5 Wrong Ways To Save Money

Dr Stuart Woolley
CodeX
Published in
7 min readMar 15, 2022

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Project running late? Project over budget? Prepare to read what should be the absolute obvious.

Photo by Tima Miroshnichenko from Pexels

It’s not uncommon that software projects either run late or run over their allotted budget. Most of the time, at least in my own experience, this is either down to an insistence on an unworkable methodology shoehorned in by an evangelist to ‘increase efficiency’ or the usual blatant and inept mismanagement in the comedy Keystone Cops style.

Let’s list out and examine some ways that you really don’t want to handle a failing project in the modern game of software engineering if you’re unlucky enough to be in charge or made a terrible mistake and entered management.

1 — Adopting an Unsuitable Methodology

Many software projects are small affairs and as such are easily managed by allocating tasks from a tiny text file, circulating them directly by email, and keeping everyone in touch via simple text messaging.

Let’s call it “developer self-organisation” as we tend to know what we’re doing and can be happily left alone for long periods to just Get Stuff Done.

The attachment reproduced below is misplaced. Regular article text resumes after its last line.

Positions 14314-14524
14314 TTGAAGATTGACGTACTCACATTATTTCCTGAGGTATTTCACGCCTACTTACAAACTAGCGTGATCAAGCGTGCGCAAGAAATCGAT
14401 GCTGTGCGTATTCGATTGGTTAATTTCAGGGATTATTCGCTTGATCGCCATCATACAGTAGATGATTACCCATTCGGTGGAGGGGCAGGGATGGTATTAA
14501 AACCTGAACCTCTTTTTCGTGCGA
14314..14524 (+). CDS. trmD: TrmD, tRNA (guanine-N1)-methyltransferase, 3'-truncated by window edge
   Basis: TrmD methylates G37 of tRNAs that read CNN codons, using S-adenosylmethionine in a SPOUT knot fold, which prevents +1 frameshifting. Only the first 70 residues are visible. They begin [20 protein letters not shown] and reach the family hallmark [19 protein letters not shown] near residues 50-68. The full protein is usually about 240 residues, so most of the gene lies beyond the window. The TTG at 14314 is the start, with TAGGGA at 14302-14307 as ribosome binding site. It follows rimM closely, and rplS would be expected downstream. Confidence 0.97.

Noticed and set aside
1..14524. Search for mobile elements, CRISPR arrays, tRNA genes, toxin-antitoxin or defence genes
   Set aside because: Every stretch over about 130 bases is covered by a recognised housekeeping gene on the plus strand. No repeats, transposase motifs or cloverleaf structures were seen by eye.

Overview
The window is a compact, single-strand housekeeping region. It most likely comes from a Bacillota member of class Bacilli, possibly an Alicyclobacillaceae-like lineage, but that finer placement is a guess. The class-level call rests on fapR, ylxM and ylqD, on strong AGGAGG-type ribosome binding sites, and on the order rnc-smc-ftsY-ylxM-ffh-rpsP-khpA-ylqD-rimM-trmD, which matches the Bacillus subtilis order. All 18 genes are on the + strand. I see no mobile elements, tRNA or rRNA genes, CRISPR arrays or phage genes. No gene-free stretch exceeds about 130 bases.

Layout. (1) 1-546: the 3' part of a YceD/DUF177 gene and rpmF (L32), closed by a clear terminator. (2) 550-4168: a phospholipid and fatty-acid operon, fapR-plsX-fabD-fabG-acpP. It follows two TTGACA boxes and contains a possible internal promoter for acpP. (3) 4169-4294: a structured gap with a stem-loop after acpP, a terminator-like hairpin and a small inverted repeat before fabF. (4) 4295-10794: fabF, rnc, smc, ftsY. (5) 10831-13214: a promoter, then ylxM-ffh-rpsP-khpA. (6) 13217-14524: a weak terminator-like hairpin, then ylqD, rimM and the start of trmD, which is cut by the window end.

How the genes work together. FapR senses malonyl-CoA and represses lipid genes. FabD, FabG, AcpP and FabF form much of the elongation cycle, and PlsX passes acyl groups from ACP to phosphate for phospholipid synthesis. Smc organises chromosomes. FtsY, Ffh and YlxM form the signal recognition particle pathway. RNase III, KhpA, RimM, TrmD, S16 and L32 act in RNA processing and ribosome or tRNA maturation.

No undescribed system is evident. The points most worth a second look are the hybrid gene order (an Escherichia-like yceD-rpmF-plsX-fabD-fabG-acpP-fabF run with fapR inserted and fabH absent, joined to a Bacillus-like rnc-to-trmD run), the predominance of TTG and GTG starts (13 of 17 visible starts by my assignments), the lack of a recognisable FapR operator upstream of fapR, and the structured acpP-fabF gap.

Others, albeit slightly larger, do benefit from some organisation such as a wiki of some sort, a message board, and perhaps some kind of lightweight milestones just to keep things vaguely on track. You might even need to slip in a weekly meeting to that management knows what’s going on.

Only the largest require the big guns of actual Gantt charts, specific ‘collaboration’ software, and designated managers to run the show — or rather to keep even more managers away from the actual workers.

The problem, as you may have guessed, is that many projects (and more importantly their laughably either inept or inexperienced managers) go all in on some complex methodology they’ve never used before, let alone understand, right from the start in the illusion of it making things better.

Obviously, if it’s expensive it must be worth having!

They believe the inevitable hype that “this one single method” will make everything just right, make it come in on time and in budget, and basically defecate out the right sort of Excel spreadsheets and charts so that they can do absolutely nothing and expect…

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Dr Stuart Woolley
CodeX

Worries about the future. Way too involved with software. Likes coffee, maths, and . Would prefer to be in academia. SpaceX, Twitter, and Overwatch fan.